I have to admit, I was a sucker for buying beauty products – they are just so much fun to shop for, to smell and try out on our skin. But let’s be honest, we’ve all bought a cream or two which we only used a couple of days and then let it get lost in the darkest corners of our beauty drawer.
However, I need to stress out that different products work differently on different people. The facial cleanser your friend so boasts about might dry out your skin, and the coconut oil you regularly use might cause her face to breakout. Every person’s body is different, so it’s important to be able to recognize the various skin types and products designed to properly nourish yours.
Normal skin is characterised by a supple, soft and rosy complexion and small, almost invisible, pores. While you might be lucky not having to worry about things like blemishes and flakiness, you should still adopt a healthy daily care routine that will help maintain your skin’s health and prevent premature ageing. Gentle exfoliation with a mild scrub made of natural exfoliants and rich in vitamins A and E can remove any dirt and help stimulate the production of epidermal protein that increases the skin’s elasticity. Moisturisers and creams that include retinoids are especially effective in preventing and reducing fine lines and wrinkles. Make sure to avoid any harsh cleansers or excessively drying products that will damage your skin’s barrier no matter how healthy it might be.
Having dry skin can be a real nightmare, I should know that. If that’s your case too, then know that your skin lacks natural oil (sebum) whose role is to keep it lubricated and supple. Without enough oil, your skin tends to feel tight and uncomfortable, even irritating. Unless you provide it with proper care and replace the lost oil, your skin could end up being flaky and lose its elasticity which will only make it prone to developing fine lines and wrinkles.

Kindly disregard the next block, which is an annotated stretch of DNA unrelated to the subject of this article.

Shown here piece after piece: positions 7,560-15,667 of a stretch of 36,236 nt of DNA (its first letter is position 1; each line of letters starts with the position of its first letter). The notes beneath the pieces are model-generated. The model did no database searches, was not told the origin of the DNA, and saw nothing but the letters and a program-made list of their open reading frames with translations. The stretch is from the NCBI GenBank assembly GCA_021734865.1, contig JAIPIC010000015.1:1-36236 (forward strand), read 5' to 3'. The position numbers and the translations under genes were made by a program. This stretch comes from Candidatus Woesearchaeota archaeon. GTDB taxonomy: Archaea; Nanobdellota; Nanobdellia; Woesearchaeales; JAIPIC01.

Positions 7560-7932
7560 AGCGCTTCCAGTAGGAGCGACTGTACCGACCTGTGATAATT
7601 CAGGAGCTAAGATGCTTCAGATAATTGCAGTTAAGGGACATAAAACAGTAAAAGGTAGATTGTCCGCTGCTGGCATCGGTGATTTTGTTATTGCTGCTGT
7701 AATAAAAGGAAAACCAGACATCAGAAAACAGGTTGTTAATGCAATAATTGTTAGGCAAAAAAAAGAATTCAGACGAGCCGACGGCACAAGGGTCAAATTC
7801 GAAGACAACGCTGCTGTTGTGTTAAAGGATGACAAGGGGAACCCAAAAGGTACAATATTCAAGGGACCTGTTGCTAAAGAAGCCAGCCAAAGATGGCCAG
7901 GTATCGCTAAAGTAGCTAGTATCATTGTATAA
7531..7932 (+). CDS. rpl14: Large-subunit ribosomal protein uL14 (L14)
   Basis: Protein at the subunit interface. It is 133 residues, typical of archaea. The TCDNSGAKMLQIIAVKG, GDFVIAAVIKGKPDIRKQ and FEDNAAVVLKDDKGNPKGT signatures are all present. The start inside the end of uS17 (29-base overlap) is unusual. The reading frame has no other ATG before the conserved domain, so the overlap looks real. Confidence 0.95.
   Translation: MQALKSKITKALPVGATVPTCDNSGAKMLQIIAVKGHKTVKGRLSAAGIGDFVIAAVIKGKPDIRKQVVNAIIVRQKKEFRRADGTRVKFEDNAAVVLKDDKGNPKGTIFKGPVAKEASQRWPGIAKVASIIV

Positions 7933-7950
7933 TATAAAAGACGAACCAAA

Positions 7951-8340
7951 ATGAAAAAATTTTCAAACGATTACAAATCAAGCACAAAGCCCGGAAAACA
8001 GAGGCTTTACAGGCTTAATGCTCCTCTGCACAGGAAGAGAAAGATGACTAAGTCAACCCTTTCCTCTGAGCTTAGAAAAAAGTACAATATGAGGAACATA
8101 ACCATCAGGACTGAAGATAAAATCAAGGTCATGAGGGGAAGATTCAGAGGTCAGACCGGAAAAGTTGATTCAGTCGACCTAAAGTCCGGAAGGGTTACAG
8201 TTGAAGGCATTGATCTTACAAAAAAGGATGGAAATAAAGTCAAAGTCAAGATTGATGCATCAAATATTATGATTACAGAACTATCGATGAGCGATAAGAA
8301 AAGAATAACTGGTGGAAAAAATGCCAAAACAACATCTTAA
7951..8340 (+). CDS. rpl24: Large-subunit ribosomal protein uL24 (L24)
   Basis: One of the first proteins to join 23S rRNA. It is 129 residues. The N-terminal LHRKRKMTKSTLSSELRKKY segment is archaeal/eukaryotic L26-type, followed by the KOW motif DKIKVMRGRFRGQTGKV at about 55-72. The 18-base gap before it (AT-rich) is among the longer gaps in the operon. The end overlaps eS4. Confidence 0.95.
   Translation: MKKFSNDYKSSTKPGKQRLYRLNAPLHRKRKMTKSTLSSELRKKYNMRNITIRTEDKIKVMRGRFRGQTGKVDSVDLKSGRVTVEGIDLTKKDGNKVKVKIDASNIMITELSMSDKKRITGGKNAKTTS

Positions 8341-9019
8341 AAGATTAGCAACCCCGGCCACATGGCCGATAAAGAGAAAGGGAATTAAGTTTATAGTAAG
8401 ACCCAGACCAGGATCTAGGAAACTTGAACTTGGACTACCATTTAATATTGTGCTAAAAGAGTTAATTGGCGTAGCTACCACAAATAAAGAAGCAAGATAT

I personally find that essential oils work best in nourishing and replenishing dry skin. They can go really deep into the skin cells and provide it with the proper moisture it needs. It’s preferable that you avoid facial scrubs and instead clean your skin with toners that include lactic acid or rich facial oils like coconut or argan. Make it a habit to put on a generous layer of thick, moisturising cream in the morning which will protect the skin from getting dried out from outside factors like wind and sun. By all means, avoid clay or charcoal masks that strip the skin’s natural oils, and products that include alcohol.
On the other hand, oily skin produces excess sebum, which does have some advantages like less forehead wrinkles. However, it also has major drawbacks – namely looking shiney and feeling oily, not to mention how it makes you extra prone to acne breakouts and clogged pores. This means you should develop a beauty routine that focuses on balancing the production of sebum. Any water-based serums and lightweight moisturisers are good for this type of skin. When you experience breakouts, try products with salicylic acid as they are considered the most effective ones for treating acne. Since your skin is already producing plenty of the good stuff, make sure to skip heavy creams and facial oils. On the other hand, also avoid super-drying formulas like benzoyl peroxide, which will strip the oil from your skin completely, causing it to overproduce and compensate.
It’s not always easy to figure out the different skin types and products that work best for them, especially if you have combined skin. This type of skin is a mixture of normal skin which either overproduces oil in some places, or it under-produces them in others – leaving you frustrated about what kind of daily routine to adopt. Let me give you a good tip: you don’t need to use a single product on your entire face. If your T-zone is oily, skip heavy moisturisers and use lightweight lotions instead. On your flaky spots, try using some essential oils or a thick cream. Just try a combination of both types of products and see how that works for you.